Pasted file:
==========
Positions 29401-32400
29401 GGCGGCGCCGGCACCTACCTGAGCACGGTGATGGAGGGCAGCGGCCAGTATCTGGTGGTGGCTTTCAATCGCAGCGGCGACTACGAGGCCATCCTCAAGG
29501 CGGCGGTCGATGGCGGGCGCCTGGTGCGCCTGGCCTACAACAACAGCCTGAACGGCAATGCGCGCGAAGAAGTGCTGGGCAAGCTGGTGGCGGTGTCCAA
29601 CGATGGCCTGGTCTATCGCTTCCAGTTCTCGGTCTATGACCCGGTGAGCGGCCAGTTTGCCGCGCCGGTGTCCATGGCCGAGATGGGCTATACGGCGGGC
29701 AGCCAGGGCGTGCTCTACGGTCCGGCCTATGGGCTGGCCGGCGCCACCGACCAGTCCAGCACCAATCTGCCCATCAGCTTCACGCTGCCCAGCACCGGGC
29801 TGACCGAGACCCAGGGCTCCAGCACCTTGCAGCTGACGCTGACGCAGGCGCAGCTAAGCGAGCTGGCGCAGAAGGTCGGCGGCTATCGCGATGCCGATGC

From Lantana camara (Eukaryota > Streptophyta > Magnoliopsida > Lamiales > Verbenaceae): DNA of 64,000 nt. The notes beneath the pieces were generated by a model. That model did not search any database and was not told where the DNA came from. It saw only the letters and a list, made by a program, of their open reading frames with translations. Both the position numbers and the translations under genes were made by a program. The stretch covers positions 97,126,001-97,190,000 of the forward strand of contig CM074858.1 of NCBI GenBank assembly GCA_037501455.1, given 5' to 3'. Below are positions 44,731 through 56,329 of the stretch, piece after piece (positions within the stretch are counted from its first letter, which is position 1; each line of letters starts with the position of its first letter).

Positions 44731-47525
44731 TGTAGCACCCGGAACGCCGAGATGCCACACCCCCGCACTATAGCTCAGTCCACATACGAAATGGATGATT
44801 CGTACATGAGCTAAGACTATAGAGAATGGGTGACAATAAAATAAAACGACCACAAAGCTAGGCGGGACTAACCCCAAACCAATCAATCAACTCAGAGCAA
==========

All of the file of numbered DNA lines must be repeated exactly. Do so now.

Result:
Positions 29401-32400
29401 GGCGGCGCCGGCACCTACCTGAGCACGGTGATGGAGGGCAGCGGCCAGTATCTGGTGGTGGCTTTCAATCGCAGCGGCGACTACGAGGCCATCCTCAAGG
29501 CGGCGGTCGATGGCGGGCGCCTGGTGCGCCTGGCCTACAACAACAGCCTGAACGGCAATGCGCGCGAAGAAGTGCTGGGCAAGCTGGTGGCGGTGTCCAA
29601 CGATGGCCTGGTCTATCGCTTCCAGTTCTCGGTCTATGACCCGGTGAGCGGCCAGTTTGCCGCGCCGGTGTCCATGGCCGAGATGGGCTATACGGCGGGC
29701 AGCCAGGGCGTGCTCTACGGTCCGGCCTATGGGCTGGCCGGCGCCACCGACCAGTCCAGCACCAATCTGCCCATCAGCTTCACGCTGCCCAGCACCGGGC
29801 TGACCGAGACCCAGGGCTCCAGCACCTTGCAGCTGACGCTGACGCAGGCGCAGCTAAGCGAGCTGGCGCAGAAGGTCGGCGGCTATCGCGATGCCGATGC

From Lantana camara (Eukaryota > Streptophyta > Magnoliopsida > Lamiales > Verbenaceae): DNA of 64,000 nt. The notes beneath the pieces were generated by a model. That model did not search any database and was not told where the DNA came from. It saw only the letters and a list, made by a program, of their open reading frames with translations. Both the position numbers and the translations under genes were made by a program. The stretch covers positions 97,126,001-97,190,000 of the forward strand of contig CM074858.1 of NCBI GenBank assembly GCA_037501455.1, given 5' to 3'. Below are positions 44,731 through 56,329 of the stretch, piece after piece (positions within the stretch are counted from its first letter, which is position 1; each line of letters starts with the position of its first letter).

Positions 44731-47525
44731 TGTAGCACCCGGAACGCCGAGATGCCACACCCCCGCACTATAGCTCAGTCCACATACGAAATGGATGATT
44801 CGTACATGAGCTAAGACTATAGAGAATGGGTGACAATAAAATAAAACGACCACAAAGCTAGGCGGGACTAACCCCAAACCAATCAATCAACTCAGAGCAA